Walking through To Kalon, admiring its contours and vines, smelling the richness of its soil, I knew this was a very special place. It exuded an indefinable quality I could not describe, a feeling that was almost mystical. The place just seemed to radiate a sense of calm and harmony, of peace and serenity.—Robert Mondavi

Led by our guide, senior wine educator Inger Shiffler, we headed up a walkway to see the vineyard from a balcony. “This is a Bordeaux vineyard,” she said, meaning that only grape varieties found in that French region—such as cabernet sauvignon—are in To Kalon. She talked about the many variables involved in growing wine grapes and how after all these years, the land was still teaching them lessons.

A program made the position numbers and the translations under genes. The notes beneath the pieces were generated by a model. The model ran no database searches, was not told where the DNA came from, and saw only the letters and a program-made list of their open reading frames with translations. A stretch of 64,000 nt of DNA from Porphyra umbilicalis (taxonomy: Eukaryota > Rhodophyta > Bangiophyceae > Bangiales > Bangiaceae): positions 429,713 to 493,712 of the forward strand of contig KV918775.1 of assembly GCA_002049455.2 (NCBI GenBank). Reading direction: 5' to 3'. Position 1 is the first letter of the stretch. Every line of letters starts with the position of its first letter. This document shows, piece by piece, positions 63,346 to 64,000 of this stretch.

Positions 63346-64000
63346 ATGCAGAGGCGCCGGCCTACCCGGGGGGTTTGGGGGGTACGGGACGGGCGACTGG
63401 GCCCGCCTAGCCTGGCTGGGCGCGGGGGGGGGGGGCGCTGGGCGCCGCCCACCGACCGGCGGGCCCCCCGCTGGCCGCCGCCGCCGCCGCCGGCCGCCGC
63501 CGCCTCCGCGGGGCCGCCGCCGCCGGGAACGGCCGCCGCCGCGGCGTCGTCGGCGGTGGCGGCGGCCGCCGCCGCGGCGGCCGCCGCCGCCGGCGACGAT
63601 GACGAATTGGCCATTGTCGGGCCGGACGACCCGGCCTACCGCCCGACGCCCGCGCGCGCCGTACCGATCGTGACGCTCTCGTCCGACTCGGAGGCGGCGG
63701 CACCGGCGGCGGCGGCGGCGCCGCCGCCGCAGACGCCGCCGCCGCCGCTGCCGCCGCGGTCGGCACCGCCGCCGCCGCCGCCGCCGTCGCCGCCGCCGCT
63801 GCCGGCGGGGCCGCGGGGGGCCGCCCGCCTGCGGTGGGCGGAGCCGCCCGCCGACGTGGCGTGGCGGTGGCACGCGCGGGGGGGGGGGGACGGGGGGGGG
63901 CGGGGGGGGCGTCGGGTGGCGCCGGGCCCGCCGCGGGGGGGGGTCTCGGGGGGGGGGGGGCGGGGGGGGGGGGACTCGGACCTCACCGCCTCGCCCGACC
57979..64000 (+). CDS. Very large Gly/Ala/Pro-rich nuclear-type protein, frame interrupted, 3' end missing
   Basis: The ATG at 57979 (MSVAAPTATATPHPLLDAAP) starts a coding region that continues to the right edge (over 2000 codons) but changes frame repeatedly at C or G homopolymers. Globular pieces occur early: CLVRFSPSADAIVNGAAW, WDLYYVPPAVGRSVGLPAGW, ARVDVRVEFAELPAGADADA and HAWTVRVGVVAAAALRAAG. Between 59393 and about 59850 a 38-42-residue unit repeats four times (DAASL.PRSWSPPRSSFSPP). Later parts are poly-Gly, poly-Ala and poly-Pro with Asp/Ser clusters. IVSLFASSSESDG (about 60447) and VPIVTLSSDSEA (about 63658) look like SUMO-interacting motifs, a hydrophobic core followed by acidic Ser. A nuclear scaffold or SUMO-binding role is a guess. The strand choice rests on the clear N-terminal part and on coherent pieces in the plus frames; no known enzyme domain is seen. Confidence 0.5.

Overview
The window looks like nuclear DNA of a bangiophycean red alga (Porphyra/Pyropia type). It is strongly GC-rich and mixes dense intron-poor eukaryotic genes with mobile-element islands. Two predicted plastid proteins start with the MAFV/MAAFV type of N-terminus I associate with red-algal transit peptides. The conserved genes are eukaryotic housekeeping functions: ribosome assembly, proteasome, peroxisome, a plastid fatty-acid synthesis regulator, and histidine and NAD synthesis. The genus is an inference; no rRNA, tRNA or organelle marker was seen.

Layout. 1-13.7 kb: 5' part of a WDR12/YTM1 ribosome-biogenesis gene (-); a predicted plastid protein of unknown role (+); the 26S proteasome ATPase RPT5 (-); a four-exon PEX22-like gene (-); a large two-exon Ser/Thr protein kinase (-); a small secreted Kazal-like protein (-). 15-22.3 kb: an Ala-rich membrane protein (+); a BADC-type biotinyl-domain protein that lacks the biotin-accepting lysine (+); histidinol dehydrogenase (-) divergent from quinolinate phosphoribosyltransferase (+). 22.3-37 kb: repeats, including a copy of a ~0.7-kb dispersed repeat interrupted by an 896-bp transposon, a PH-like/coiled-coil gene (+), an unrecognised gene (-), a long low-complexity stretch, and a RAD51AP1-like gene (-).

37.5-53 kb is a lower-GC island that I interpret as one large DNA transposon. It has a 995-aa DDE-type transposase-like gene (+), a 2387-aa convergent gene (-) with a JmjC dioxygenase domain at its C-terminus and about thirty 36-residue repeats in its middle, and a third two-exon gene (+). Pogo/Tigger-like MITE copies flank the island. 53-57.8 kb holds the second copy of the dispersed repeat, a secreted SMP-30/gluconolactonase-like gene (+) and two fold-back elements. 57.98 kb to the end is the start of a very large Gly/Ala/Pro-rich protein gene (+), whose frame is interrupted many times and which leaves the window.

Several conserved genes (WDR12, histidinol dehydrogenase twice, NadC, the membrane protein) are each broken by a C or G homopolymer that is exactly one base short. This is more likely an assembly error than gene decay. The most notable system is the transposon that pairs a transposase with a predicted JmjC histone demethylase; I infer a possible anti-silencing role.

“We’re still learning,” she said. “As we replant and grow, every year we discover how good it is.”

One thing we noticed was the different planting patterns in the vineyard. Closer to us, the rows of vines ran in a generally east-west direction towards the Mayacamas Mountains (and Sonoma County). Whereas, in the distance, we could see rows of vines that trended north-south, almost perpendicular to the other. Shiffler explained that while Robert Mondavi Winery owned most of To Kalon, the winery next door controlled a piece of it as well. Thus there were different stitching patterns in the vineyard’s fabric.

The highlight of the day for me came after lunch, after the formal end of our tour, when we stepped out past the winery garden and walked onto the dirt along the edge of the vineyard. We looked down a long row with vines on either side of it. Closer at hand was a thick, gnarly vine with green leaves and clusters of grapes (and a black irrigation tube) hanging from it.